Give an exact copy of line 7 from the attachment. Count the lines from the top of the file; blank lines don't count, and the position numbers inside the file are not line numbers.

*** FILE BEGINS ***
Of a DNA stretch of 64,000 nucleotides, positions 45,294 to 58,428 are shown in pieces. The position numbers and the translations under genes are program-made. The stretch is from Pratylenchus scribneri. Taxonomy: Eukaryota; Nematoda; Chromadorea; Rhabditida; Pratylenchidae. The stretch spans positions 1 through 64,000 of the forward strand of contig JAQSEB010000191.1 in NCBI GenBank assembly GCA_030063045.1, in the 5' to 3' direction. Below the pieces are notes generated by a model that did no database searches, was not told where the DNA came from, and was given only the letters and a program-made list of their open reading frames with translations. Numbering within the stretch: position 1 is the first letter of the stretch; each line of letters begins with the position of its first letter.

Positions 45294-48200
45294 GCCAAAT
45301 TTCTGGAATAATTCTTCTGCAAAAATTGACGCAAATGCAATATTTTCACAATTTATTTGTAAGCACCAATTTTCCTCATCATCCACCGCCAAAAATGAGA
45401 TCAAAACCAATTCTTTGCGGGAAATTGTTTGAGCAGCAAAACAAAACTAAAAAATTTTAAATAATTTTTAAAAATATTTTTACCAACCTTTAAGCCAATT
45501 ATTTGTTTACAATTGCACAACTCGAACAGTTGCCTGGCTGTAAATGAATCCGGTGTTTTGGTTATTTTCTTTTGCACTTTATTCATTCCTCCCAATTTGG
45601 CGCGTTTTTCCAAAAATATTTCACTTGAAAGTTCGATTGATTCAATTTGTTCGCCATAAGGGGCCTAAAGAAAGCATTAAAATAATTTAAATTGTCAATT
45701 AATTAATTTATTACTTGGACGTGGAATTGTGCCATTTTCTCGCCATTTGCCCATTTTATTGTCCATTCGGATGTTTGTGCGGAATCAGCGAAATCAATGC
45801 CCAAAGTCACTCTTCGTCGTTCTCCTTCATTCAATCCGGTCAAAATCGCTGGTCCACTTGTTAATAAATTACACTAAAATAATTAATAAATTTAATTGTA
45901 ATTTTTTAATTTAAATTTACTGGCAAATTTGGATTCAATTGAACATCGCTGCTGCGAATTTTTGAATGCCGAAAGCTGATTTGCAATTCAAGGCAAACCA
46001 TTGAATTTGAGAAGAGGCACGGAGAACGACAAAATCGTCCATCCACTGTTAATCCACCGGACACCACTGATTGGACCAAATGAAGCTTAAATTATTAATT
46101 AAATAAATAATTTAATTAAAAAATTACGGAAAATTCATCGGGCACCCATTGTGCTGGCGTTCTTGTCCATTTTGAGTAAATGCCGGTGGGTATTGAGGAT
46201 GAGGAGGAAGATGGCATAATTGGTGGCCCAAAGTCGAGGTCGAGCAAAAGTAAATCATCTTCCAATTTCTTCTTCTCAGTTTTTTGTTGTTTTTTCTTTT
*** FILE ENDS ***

45601 CGCGTTTTTCCAAAAATATTTCACTTGAAAGTTCGATTGATTCAATTTGTTCGCCATAAGGGGCCTAAAGAAAGCATTAAAATAATTTAAATTGTCAATT